This work will be included in the forthcoming Pierre-Auguste Renoir digital catalogue raisonné, currently being prepared under the sponsorship of the Wildenstein Plattner Institute, Inc.
Following his trip to Italy in 1881 Renoir became preoccupied with the classical traditions of the paysage composé. Renoir was keen to portray an Arcadian vision of the French landscape, which was natural and unchanging, choosing to depict unspoiled views, free from any signs of industry or modern life. Au bord de la rivière, 1896, is an exquisite example of this period, beautifully illustrating the artist’s romantic visions of the French countryside, highlighting its timeless values and picturesque charm. Disillusioned with the transience of Impressionist painting, Renoir now aimed to capture a luminosity in his pictures, whilst still respecting the integrity of forms, and his search is elegantly achieved in the present work. Here the artist perfectly describes the brilliance of sunlight, applying a loose and visceral brushstroke to create a haze of bright, blended tonalities, to create dramatic contrasts of light and shadow. Renoir described his joy of such practices; ‘I have perpetual sunshine and I can scrub out and begin again as often as I like… So I am staying in the sun – not to paint portraits in full sunlight, but while I am warming myself and looking hard at things I hope I will have acquired some of the grandeur and simplicity of the old masters’ (Renoir quoted in F. Fosca, Renoir, London, 1964, pp. 146-7).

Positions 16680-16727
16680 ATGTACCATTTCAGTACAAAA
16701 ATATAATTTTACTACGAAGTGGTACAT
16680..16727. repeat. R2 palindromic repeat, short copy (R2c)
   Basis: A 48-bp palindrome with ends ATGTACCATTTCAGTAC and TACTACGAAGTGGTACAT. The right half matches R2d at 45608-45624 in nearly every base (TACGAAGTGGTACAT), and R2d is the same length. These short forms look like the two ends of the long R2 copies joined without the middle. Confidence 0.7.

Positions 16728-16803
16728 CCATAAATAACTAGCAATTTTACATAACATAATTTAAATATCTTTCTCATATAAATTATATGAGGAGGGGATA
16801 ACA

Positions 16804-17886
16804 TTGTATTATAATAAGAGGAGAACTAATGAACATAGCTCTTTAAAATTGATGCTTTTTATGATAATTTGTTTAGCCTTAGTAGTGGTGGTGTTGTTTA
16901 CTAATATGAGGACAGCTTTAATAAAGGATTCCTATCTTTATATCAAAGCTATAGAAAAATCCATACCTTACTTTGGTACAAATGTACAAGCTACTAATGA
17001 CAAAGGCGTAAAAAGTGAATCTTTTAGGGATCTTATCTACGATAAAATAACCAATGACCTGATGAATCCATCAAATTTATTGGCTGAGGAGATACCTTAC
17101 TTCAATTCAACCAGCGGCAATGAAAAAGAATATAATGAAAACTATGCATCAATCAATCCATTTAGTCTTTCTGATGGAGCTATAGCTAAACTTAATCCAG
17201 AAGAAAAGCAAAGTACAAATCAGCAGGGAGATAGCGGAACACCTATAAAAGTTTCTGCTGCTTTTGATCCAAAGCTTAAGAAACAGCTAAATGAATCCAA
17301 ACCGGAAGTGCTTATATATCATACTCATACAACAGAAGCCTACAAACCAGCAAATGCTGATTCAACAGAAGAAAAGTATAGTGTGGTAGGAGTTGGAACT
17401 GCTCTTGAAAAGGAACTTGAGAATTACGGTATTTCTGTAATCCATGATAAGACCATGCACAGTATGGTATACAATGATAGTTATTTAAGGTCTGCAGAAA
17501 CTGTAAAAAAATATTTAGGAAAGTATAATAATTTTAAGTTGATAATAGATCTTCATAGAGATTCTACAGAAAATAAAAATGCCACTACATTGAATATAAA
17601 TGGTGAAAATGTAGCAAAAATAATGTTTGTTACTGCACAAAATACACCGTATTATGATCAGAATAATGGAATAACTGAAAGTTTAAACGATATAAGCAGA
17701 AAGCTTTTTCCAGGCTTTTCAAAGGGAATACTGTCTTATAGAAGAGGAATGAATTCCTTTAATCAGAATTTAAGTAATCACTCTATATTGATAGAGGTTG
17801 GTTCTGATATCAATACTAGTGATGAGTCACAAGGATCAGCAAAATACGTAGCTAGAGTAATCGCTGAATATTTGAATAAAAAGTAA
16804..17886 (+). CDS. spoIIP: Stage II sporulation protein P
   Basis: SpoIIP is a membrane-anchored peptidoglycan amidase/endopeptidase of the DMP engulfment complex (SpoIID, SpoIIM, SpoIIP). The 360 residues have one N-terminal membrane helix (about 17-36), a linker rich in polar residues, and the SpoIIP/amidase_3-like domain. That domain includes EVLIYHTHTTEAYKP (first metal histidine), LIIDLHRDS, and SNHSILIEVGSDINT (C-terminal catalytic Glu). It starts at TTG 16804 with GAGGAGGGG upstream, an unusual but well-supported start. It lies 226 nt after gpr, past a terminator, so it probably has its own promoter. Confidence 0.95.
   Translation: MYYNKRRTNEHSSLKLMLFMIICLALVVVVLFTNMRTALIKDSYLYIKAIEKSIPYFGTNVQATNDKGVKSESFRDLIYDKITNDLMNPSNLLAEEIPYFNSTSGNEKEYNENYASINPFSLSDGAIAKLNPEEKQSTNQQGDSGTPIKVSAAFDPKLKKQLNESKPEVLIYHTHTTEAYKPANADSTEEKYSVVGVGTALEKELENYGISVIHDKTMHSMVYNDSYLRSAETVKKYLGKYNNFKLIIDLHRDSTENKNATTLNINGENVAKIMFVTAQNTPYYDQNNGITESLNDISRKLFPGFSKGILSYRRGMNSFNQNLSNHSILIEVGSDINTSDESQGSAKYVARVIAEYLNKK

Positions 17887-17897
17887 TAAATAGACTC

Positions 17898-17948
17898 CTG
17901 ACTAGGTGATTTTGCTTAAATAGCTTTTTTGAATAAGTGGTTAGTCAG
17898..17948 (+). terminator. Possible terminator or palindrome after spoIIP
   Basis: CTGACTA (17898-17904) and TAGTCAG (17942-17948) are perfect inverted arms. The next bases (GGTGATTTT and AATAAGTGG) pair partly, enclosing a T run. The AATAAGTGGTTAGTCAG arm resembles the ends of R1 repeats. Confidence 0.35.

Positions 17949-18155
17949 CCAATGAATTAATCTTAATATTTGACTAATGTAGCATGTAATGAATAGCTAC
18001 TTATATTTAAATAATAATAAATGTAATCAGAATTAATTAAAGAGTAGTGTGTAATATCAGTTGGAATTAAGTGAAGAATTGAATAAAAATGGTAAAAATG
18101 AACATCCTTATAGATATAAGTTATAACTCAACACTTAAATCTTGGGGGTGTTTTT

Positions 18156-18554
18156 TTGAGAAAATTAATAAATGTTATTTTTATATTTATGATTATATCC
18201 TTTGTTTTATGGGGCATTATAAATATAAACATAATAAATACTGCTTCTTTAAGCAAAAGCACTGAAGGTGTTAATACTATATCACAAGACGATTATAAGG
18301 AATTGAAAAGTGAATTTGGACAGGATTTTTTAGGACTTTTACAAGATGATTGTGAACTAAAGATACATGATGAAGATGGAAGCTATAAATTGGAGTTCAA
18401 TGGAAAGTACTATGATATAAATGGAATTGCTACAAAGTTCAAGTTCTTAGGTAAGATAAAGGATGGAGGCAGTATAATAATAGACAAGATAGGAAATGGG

Accuracy to detail is now abandoned in favour of a unified and balanced aesthetic. In a letter to Madame Charpentier in 1882 Renoir wrote, ‘So, by looking around outside, I have finished by seeing only the broad harmonies, and am no longer preoccupied with the little details, which only extinguish the sunlight, instead of increasing its brilliance’ (ibid., p. 147). Renoir’s ambition to focus on the wider harmonies and create a cohesive pictorial surface comes to fruition in Au bord de la rivière. Concentrating on the ambience and atmosphere of the place, Renoir omits detail, only loosely painting the landscape, so that the trees are now a flurry of mottled greens, set against the scurried blue and pink brushstrokes of the water and sky, with only a few particulars, such as the reeds, identifying the river. By applying such a loose, yet dynamic brush, the artist grants the impression of wind and air, indicated in the rippling water and undulating trees; he deploys a more fluid and harmonious manner of painting, moving away from the staccato brushstrokes of his earlier years, to bring life to the scene.